Are Pitcher Injuries Linked to the Pitch Clock?

The head of the baseball players’ association, Tony Clark, has expressed serious concerns about the impact of a shorter pitch clock on pitcher injuries. Despite unanimous opposition from players, the commissioner’s office decided to reduce the length of the pitch clock in December. According to Clark, this decision has raised significant worries about the health and safety of the players. The concerns regarding the reduced recovery time have only intensified since the implementation of the shorter pitch clock. Clark has claimed that the league’s failure to acknowledge or study the effects of these changes poses a threat to the game and its most valuable asset – the players.

MLB has pushed back against the player association’s claims, citing a three-decade increase in pitcher injuries despite the pitch clock being a recent addition. The league highlighted a decline in UCL surgeries at the minor league level in 2022, the first year the pitch timer was used across the minors. MLB believes that the rise in injuries is more closely linked to the increase in max-effort pitching and the focus on pitch design rather than the pitch clock. The league is currently conducting a research study into the causes of increased injuries and has referenced an analysis by Johns Hopkins that found no evidence supporting the idea that the pitch clock has led to more injuries.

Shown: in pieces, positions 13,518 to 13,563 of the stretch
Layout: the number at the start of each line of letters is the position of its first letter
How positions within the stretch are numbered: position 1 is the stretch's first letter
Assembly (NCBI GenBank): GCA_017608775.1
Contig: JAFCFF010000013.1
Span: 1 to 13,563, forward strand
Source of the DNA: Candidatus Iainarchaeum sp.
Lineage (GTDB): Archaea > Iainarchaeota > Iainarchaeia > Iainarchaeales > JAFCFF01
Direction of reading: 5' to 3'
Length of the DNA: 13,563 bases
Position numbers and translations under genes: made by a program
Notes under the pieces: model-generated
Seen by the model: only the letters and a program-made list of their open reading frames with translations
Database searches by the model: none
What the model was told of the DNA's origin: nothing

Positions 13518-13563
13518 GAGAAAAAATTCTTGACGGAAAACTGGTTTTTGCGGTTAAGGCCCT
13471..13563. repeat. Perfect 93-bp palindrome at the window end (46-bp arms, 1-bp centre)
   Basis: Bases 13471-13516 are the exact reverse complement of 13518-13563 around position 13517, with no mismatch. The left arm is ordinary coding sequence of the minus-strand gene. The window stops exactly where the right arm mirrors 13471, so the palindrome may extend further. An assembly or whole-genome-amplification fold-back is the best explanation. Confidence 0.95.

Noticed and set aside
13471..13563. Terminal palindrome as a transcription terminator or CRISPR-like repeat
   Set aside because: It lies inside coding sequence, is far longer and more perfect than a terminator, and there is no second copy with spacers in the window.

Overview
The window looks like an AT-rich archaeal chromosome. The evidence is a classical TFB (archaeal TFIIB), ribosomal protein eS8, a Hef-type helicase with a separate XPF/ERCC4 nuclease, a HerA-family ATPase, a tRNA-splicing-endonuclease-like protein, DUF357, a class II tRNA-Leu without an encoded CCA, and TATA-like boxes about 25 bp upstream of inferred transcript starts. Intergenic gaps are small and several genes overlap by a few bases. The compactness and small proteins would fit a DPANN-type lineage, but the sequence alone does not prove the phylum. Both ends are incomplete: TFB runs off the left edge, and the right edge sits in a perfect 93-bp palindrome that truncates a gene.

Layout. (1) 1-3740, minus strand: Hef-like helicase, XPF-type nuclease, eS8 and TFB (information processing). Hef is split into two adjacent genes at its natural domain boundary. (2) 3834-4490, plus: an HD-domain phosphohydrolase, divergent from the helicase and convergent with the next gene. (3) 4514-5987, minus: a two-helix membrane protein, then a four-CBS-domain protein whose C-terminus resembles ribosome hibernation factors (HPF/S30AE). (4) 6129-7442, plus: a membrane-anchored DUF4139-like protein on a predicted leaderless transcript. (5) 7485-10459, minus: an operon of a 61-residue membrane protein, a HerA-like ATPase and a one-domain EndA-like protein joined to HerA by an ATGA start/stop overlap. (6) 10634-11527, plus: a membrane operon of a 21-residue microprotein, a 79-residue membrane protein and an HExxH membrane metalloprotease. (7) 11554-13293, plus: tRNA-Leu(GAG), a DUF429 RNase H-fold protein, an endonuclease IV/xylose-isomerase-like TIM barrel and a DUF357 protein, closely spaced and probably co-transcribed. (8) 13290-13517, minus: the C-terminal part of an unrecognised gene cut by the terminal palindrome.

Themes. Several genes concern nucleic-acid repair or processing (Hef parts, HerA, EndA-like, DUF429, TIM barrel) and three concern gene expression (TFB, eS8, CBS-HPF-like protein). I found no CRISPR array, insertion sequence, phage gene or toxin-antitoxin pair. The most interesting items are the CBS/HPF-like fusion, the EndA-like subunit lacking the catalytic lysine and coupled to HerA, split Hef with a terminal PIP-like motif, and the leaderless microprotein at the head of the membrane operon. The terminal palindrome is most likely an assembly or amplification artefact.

Several pitchers, including Shane Bieber, Spencer Strider, Jonathan Loáisiga, Eury Pérez, and Trevor Gott, have been diagnosed with elbow injuries. Bieber, the 2020 AL Cy Young Award winner, will have season-ending Tommy John elbow surgery. Strider has a damaged UCL and will undergo further examination by a team physician. Loáisiga also requires season-ending elbow surgery after tearing his UCL during a game. Pérez and Gott have also undergone Tommy John surgery and will miss the season. These injuries have raised questions about the impact of the pitch clock on player health.

MLB introduced a pitch clock for the 2023 season, set at 15 seconds with nobody on base and 20 seconds with a baserunner. This change was intended to speed up the pace of the game and reduce overall game time. The average length of a nine-inning game dropped to 2 hours and 40 minutes, marking the shortest length since 1985. Despite the positive impact on game length, there are concerns about the potential link between the pitch clock and increased pitcher injuries.

The debate over the impact of the pitch clock on pitcher injuries continues to be a contentious issue in Major League Baseball. While the player association and MLB have conflicting views on the matter, the recent spate of pitcher injuries has raised legitimate concerns about player health and safety. Further research and analysis are necessary to determine the true effects of the pitch clock on the well-being of players.

MLB

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